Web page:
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Merryman on the Sevso Treasure (UPDATE)

John Henry Merryman has posted a thoughtful, provocative, and surely controversial working paper on SSRN, Thinking about the Sevso Treasure.

Abstract. The Sevso Treasure is an example of what are frequently called “unprovenanced antiquities.” Establishment archaeologists claim that by acquiring and showing them collectors and museums encourage looting, while collectors and museum officials contend that since the works have already been looted, they serve the public interest better if held by a museum or a collector (who may lend them to a museum). The demand for antiquities responds to a normal human interest in acquiring, enjoying and showing them. That demand could be met by a flow of provenanced objects in a licit international market, but retentive source nations, supported by establishment archaeologists, drastically constrict the supply, and an illicit market is the predictable result. Establishment archaeologists’ misguided campaign to have unprovenanced antiquities considered illicit unless proved licit unacceptably reverses the normal order of proof and creates a probatio diabolica. A museum interested in acquiring the Sevso Treasure should be encouraged to do so.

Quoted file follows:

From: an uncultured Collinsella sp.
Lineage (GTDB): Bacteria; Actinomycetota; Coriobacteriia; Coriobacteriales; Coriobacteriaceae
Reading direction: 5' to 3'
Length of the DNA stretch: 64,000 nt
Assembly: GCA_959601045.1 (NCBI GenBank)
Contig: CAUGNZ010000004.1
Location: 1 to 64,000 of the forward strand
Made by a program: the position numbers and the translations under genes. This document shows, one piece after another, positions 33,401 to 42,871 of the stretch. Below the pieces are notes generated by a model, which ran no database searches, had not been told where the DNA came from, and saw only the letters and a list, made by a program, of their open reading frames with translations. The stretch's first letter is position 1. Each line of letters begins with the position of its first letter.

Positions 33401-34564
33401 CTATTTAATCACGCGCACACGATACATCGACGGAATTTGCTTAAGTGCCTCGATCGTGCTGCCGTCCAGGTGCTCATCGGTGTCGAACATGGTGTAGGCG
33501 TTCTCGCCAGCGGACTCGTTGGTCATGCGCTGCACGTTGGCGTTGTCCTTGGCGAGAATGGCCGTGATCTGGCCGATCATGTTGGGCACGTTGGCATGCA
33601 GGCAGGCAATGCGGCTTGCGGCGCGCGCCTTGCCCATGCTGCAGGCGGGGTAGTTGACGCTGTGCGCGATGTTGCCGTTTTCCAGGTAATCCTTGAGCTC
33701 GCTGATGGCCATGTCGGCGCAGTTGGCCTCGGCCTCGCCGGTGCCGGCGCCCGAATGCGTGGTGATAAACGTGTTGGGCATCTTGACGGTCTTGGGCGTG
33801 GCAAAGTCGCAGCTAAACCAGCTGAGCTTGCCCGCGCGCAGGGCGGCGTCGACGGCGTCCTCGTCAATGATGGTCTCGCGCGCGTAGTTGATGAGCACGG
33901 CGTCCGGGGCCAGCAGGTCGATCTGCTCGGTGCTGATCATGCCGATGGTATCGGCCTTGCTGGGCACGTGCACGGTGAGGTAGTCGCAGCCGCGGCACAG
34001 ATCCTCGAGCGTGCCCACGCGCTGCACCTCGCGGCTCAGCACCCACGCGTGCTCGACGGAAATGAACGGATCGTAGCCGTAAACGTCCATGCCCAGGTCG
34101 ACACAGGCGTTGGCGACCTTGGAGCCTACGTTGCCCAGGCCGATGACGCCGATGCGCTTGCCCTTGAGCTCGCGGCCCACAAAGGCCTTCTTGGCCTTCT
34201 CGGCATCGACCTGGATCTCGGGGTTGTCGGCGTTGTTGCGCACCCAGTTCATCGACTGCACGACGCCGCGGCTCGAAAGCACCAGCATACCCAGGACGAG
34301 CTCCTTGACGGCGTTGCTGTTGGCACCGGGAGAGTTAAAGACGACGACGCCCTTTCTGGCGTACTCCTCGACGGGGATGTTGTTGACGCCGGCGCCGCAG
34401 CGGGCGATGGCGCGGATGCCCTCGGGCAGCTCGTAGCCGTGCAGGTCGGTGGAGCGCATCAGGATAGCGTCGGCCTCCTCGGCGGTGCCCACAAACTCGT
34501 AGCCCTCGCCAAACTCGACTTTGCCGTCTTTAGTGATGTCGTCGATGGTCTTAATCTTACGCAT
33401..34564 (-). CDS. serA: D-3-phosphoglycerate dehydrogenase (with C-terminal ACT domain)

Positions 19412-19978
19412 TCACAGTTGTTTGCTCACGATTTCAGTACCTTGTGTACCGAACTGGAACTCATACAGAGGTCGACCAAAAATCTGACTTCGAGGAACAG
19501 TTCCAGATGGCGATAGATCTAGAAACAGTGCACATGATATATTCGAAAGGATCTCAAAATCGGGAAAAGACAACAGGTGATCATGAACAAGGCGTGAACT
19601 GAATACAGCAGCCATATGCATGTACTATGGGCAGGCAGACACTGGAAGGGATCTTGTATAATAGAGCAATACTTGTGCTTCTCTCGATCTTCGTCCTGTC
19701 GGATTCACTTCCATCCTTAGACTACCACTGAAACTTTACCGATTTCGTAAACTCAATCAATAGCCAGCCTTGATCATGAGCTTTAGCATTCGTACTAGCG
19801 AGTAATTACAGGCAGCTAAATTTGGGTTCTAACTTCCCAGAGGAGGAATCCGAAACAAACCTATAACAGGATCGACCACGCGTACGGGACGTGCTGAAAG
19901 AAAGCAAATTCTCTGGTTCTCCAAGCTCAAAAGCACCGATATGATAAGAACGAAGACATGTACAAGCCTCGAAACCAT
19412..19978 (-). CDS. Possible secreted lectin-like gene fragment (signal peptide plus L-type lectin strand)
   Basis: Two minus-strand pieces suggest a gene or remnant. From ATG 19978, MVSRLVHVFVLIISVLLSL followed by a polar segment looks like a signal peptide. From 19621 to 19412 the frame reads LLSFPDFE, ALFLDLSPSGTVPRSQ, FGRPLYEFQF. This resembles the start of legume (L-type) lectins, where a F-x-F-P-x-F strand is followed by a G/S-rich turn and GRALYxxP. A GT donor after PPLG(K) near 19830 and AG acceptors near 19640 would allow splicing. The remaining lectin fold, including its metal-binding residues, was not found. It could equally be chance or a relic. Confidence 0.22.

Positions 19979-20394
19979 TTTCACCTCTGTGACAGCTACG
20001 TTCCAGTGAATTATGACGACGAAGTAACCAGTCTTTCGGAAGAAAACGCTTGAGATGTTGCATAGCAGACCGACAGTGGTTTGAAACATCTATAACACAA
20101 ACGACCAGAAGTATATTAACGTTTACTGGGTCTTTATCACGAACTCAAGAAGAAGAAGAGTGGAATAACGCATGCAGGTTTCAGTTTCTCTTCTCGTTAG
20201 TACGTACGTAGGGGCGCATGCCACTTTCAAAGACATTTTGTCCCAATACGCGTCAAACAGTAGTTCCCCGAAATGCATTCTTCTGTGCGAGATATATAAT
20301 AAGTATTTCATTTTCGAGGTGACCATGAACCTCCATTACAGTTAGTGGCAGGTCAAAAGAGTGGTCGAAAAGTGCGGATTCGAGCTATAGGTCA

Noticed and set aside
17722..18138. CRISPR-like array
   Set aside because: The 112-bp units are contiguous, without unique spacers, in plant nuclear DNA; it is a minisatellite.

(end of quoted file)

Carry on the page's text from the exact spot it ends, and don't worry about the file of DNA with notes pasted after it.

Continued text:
It’s extremely well-written as Prof. Merryman’s articles invariably are. However he sends a shot across the bow of the archaeological establishment, who will surely be quick to respond. The subject of the article is the Sevso treasure, and unprovenanced antiquities. The idea of classifying them as looted until proven otherwise is what Merryman calls a “probatio diabolica” or devil’s proof. He’s right in a sense, however many or all of these objects are more likely looted are they not? It’s a quick and lively read, but surely controversial.

He raises the critique first articulated Paul Bator in his seminal article, that much source regulation produces the opposite of its intended effect. He also argues source nations eliminate the possibility of a licit market in antiquities, using Greece as an example. These are important arguments, and cultural policy makers are still grappling with them. The response from the other side will no doubt be just as lively.

I have to express a bit of disappointment with the article, as it seems likely to further divide folks into the nationalist/internationalist camp, which would seemingly make meaningful discourse more difficult.

He does ask a meaningful question though, and its one without an easy answer: what to do with the treasure now? There has been a jury trial on the merits, and neither Hungary nor Croatia were able to establish ownership in a New York court. The Trust which now owns the treasure has very few options. Should it not be on display somewhere? The likely looting has already taken place. Punishment of the looters is impossible at this point. Is there not some value in displaying or studying the treasure somewhere?